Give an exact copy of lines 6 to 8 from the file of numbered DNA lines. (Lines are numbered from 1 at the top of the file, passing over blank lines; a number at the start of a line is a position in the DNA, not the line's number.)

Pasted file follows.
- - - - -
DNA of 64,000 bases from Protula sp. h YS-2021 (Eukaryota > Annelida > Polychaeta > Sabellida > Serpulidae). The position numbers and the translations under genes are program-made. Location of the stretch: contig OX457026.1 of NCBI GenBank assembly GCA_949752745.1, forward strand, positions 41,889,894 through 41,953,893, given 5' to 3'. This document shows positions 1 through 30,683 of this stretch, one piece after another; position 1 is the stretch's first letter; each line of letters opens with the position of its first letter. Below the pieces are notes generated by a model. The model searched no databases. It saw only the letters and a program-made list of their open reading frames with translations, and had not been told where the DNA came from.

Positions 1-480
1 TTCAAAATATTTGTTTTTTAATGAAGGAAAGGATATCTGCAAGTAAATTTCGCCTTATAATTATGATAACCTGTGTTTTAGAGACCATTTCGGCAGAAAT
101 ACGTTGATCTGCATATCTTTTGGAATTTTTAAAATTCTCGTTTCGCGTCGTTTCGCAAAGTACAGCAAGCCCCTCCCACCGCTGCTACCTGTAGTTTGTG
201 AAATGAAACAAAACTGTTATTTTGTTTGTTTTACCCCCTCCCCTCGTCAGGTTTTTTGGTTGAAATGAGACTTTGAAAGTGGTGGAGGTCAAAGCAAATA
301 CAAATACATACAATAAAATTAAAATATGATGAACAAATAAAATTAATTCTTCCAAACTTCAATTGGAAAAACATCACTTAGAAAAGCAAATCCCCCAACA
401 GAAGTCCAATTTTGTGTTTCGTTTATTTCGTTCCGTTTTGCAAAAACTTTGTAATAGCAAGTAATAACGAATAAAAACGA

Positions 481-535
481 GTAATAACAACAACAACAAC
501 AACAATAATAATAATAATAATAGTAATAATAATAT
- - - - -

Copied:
301 CAAATACATACAATAAAATTAAAATATGATGAACAAATAAAATTAATTCTTCCAAACTTCAATTGGAAAAACATCACTTAGAAAAGCAAATCCCCCAACA
401 GAAGTCCAATTTTGTGTTTCGTTTATTTCGTTCCGTTTTGCAAAAACTTTGTAATAGCAAGTAATAACGAATAAAAACGA

Positions 481-535